I just recently found a new app that I’m really enjoying and wanted to share. If, like me, you live in a large city with lots of traffic (Atlanta!), then you may find this app for the iPhone well worth its price…which is FREE.
Really. How could you not?
The waze app is billed as a navigation app that provides real time traffic data from other users… married to the usual sources of traffic data (DOT info, etc.) It’s social media and crowd sourcing plus TomTom and Garmin.
waze performs…as billed. The app provides both visual and spoken turn-by-turn directions in a very natural sounding voice. Enter the name of a new restaurant or select one of your contacts and waze will quickly route your journey.
In Atlanta there seems to be enough users for the app to consistently have good info about what’s happening out there. Although, a warning screen lets you know that all of their maps and routing may not be completely up-to-date and waze sometimes sends you on a path that you know is not the one you’d want…the app says that it learns quickly. I haven’t been using it long enough to verify that claim, but I can say it does as fine a job as my TomTom and built-in GPS.
What makes waze different is its integration of real time information from other users. The program tracks your car’s speed and route…then checks that against all of its other data to develop route recommendations for others. Users can also report incidents on their route (police traps, accidents, hazards in the road, etc.) that will then be used to warn other users. It’s a great feature!
If you’ve ever tried to get from the Perimeter to downtown Atlanta on a Friday afternoon in the rain, you know you’re willing to accept help from most any where. Last Friday I left our firm’s north side location trying to make it home in time for dinner reservations with friends. According to waze, the ride would be predictably long.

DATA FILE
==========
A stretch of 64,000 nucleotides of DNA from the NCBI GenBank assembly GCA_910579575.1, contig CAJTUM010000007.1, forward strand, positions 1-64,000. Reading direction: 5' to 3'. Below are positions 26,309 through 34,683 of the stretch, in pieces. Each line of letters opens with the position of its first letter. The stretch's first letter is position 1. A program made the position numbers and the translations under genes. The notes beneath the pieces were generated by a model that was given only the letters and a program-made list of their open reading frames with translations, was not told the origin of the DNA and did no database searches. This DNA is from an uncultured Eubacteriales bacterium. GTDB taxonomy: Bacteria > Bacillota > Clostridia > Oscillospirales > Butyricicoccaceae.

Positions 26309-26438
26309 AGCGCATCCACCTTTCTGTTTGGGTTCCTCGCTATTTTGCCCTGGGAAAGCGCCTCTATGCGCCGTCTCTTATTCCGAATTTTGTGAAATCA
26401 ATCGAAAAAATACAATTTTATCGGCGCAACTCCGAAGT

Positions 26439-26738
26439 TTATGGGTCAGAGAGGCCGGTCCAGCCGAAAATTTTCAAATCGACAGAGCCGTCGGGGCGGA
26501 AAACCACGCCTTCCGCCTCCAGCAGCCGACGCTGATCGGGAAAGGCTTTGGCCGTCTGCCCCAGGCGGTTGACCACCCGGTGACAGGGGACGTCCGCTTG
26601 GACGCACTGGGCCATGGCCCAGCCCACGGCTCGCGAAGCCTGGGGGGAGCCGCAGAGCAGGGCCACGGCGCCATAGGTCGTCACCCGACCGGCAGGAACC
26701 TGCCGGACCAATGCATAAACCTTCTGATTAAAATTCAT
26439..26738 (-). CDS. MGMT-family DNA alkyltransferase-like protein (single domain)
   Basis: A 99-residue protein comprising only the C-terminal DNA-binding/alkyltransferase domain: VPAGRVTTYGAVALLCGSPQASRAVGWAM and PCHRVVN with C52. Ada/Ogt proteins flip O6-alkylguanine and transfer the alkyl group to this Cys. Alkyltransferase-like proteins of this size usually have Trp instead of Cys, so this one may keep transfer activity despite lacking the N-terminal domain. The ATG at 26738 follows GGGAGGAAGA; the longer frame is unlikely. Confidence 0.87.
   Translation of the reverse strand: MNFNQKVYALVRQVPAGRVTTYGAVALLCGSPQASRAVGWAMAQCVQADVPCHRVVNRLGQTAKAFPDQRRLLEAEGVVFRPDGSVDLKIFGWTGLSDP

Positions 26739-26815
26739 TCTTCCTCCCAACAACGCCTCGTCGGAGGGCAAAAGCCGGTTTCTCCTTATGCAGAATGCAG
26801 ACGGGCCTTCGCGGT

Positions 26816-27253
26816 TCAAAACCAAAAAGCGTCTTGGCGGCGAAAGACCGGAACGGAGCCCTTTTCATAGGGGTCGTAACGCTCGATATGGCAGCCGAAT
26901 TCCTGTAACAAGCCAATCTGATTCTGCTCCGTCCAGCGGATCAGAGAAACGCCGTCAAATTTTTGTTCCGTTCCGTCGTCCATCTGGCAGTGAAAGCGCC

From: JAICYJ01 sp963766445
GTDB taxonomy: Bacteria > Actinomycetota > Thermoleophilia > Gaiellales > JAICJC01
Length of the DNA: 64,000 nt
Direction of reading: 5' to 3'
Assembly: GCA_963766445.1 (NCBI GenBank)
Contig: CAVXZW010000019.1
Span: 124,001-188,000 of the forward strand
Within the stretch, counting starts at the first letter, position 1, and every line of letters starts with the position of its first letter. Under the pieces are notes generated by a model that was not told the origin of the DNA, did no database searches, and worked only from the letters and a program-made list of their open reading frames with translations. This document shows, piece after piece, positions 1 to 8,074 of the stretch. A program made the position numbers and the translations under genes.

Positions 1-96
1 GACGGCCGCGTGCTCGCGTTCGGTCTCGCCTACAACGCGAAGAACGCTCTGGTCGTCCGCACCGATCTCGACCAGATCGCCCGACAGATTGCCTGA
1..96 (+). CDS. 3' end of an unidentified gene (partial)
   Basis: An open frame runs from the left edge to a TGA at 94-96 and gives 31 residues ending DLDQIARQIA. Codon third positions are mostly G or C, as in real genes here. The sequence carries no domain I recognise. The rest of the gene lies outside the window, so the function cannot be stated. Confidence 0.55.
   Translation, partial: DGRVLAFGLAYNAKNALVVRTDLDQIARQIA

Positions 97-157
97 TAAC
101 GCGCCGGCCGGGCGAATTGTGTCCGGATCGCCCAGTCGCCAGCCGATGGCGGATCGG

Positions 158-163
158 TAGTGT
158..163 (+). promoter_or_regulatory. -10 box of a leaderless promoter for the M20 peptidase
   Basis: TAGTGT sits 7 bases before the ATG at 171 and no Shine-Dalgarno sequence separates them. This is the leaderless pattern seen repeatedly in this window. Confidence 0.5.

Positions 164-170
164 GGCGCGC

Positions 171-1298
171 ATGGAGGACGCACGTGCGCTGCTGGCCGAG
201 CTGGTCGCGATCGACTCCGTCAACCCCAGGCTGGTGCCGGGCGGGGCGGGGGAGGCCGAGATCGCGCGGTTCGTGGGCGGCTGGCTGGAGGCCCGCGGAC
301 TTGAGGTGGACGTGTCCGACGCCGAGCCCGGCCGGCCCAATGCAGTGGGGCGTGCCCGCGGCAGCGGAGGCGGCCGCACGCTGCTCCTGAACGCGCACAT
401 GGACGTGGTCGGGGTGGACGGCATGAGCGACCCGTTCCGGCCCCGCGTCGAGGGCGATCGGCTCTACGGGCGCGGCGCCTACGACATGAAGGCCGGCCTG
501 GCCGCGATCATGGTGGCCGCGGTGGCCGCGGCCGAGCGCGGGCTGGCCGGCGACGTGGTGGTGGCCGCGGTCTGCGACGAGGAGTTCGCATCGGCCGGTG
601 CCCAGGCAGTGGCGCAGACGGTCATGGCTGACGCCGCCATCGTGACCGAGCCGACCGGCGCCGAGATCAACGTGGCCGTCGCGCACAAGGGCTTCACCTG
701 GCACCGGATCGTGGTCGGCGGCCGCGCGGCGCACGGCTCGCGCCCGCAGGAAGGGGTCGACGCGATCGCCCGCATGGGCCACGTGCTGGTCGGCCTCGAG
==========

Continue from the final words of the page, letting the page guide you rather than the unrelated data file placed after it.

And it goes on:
The app suggested that I take the Perimeter east instead of my usual route of taking GA-400 South through downtown. I ignored it after I saw that the predicted arrival time was only 5 minutes sooner using the Perimeter. If you’re from Atlanta…you understand why I avoided it. So after trying to get me to reroute back to its suggested route, waze happily moved on and accepted I just wasn’t going to go that way.
There were a couple things that impressed me while using the app. First, the route guidance is sneaky! As I came into the heaviest traffic downtown, the app suggested that I exit onto a surface street ramp (which I did), use the access roads that make up the ramps entering and exiting the interstate, then reenter the interstate a few miles (and likely 15 minutes of wait time) further down my route past a LONG line of cars at a dead stand still. Impressive! I couldn’t believe I had never thought to take that little short cut before! After it used the same tactic in another part of town, I became more and more trusting of what at first seemed to be incorrect advice.
Another functionality of waze is it makes the commute somewhat entertaining and more of a social, humanized experience. If you have happen on another app user in traffic, you can send a quick ping within the app to say hello…or a full-fledged text message (at a red light or at a dead stop). waze will not let you type while the car is in motion — unless you swear that you are a passenger and not the driver. Users also form groups around common commutes or vehicles (ATL MINI drivers, etc.). I found that it helped remind me that the other cars on the road had actual humans in them…not just asses that were trying to drive like idiots.
And most importantly, waze seems to provide very good advice on much better, real time information than was available before. This is the future of mobile and social media! Try it!
Here’s a link: http://www.waze.com/